By TIM FAULKNER/ecoRI News staff
PROVIDENCE — A bill taking on the many impacts of climate change in Rhode Island is getting broad support. The Resilient Rhode Island Act of 2014 is backed by, or at least getting public support from, Gov. Lincoln Chafee, several state agencies, and institutions such as Brown University.
The bill’s sponsor, Rep. Art Handy, D-Cranston, has promoted climate change bills in various forms since 2008. That same year, Massachusetts introduced and passed a similar bill called the Global Warming Solutions Act.
At an April 3 hearing for Handy’s latest bill, he and several supporters noted the jobs and economic growth in Massachusetts since legislation passed to reduce climate change impacts and greenhouse gas emissions.
Charity Pennock, Rhode Island coordinator for the New England Clean Energy Council, said that legislation helped create 80,000 green jobs in Massachusetts. Rhode Island could enjoy similar growth, she said. “I think this (bill) provides an opportunity for Rhode Island to be a technology incubator for climate mitigation, adaptation, renewable energy, energy-efficiency technologies," Pennock said.
Pennock and several of the bill’s supporters noted that Rhode Island has the skilled workforce to create new technologies, but the jobs aren’t yet here.
Brown University senior Colin Schofield said he plans to dedicate his career to finding solutions to climate change. “I still have to find a job and I’m finding that most of the opportunities in this sector lie outside Rhode Island,” he said.
The bill is opposed by the Oil Heat Institute of Rhode Island and the Rhode Island Association of Realtors. Monica Staaf, lobbyist for the fossil-fuel industry group, said the bill gives too much power to the state Department of Environmental Management (DEM). The agency, she said, can adopt energy-efficiency and carbon-reduction targets that might prevent people from using their heaters or air conditioners. “It’s very frightening to have that kind of blank slate,” Staaf said.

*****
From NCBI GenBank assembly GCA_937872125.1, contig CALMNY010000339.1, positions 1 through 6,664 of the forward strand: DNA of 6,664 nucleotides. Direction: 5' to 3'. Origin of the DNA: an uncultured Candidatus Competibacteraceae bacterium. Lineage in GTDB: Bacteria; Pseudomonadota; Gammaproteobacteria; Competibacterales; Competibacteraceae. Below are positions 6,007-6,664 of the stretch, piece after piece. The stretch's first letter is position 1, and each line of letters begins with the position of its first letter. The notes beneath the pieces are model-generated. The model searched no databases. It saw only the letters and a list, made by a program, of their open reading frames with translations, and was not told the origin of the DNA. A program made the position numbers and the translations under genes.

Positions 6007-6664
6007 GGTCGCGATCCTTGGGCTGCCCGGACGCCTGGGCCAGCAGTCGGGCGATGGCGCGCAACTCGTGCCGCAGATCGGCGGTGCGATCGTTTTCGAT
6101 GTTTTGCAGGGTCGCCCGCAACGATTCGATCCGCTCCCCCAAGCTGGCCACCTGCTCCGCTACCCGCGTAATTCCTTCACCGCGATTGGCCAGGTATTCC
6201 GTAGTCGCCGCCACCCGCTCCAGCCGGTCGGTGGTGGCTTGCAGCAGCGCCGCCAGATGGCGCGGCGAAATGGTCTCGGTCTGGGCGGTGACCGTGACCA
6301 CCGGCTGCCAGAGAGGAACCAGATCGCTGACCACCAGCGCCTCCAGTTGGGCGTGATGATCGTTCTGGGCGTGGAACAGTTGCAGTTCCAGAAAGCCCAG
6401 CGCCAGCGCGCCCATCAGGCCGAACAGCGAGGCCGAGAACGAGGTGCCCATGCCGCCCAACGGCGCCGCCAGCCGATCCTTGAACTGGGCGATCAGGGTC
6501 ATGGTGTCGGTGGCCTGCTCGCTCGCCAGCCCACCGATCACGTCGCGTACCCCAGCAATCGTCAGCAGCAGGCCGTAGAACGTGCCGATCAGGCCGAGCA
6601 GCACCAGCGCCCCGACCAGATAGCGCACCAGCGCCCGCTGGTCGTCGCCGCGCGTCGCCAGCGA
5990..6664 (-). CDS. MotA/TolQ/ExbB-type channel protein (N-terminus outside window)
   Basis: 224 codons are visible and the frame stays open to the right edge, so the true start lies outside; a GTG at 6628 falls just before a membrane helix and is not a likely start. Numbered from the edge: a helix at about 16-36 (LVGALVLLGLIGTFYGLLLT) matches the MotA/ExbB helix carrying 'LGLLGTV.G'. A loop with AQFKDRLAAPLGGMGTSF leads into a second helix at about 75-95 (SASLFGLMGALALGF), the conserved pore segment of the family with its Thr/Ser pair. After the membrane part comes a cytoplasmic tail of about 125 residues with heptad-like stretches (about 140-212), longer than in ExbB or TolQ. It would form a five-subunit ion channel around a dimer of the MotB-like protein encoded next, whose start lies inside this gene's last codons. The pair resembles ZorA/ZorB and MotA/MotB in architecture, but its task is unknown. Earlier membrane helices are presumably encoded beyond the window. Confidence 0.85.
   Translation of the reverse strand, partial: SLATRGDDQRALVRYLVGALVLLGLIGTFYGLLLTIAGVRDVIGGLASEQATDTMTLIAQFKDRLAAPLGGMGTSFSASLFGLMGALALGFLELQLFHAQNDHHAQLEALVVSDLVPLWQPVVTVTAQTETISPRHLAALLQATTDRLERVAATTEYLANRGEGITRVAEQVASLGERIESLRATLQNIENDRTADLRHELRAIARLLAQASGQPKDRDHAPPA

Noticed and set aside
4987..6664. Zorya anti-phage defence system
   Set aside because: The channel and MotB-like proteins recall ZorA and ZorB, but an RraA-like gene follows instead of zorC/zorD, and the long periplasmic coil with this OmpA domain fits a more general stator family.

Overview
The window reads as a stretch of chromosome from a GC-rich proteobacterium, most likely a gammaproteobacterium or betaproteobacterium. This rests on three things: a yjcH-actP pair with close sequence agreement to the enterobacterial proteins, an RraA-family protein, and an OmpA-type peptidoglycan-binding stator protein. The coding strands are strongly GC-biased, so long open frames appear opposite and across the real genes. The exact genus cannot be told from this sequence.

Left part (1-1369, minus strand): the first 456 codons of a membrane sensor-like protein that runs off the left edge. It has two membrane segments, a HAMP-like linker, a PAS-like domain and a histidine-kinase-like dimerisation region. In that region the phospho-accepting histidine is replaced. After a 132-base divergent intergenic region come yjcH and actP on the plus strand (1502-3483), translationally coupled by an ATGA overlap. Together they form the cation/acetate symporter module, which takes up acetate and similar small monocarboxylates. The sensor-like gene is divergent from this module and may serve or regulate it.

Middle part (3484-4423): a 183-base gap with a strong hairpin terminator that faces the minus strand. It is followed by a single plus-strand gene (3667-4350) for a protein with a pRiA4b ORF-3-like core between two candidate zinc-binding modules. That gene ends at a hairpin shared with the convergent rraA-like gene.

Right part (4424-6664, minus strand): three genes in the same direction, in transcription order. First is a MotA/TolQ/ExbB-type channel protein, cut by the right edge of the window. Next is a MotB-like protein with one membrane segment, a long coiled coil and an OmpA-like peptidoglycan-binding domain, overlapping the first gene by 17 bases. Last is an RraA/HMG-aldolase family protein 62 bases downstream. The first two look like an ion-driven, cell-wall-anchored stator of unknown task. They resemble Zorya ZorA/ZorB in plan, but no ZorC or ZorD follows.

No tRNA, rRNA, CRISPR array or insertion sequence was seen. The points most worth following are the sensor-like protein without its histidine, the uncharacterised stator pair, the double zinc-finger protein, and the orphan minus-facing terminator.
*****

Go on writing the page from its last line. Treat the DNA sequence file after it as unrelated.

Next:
Handy said the legislation doesn't give DEM such unchecked authority. The bill designates the DEM as the “coordinating agency” for carbon-reduction efforts because of its role in overseeing air pollution in the state.
The DEM director is designated to establish and implement “goals, plans and strategies” for emission reductions. Yet, public participation and community involvement, Handy said, is expected to play a significant role in shaping climate change programs and policies.
The bill's minimum emission goals seek a 25 percent reduction below 1990 levels by 2025; 50 percent below 1990 levels by 2035; and 95 percent below 1990 levels by 2050. The act also would extend the state renewable energy standard, or minimum amount of renewable energy in retail electric use, to 25 percent by 2025.
Methods for achieving the benchmarks include updating the electric grid, electricity rates and regulations; new financial incentives; increasing the state’s renewable energy goals; improving energy-efficiency standards; fixing natural gas leaks; promoting electric vehicles; public transportation efficiencies; and smart-growth development.
Under the act, the DEM would oversee a nine-member climate change science advisory council. The committee would review mitigation and adaptation programs to ensure they align with current scientific data. The bill also would designate the Division of Statewide Planning to coordinate adaptation efforts. It would oversee a 24-member committee, representing 13 state agencies, five municipalities, two schools and two environmental groups, among other representation.
The act would modify state building code requirements to reduce energy consumption by 60 percent by 2050. Climate change provisions would also added to existing regulations that protect the homeless, elderly and low-income households.
The bill was crafted by environmental consultants Ken Payne and Meg Kerr. Brown University students and faculty member J. Timmons Roberts collaborated with Payne and Kerr. Payne said the programs don't create new taxes or government bureaucracy and instead rely on existing capacity and structures.
“Other states are doing it and if Rhode Island doesn’t do it, it will frankly be a laggard. Connecticut and Massachusetts are moving out on these issues. Rhode Island needs to do it as well," he said.
The bill was held for further study. A Senate companion bill hasn't been introduced.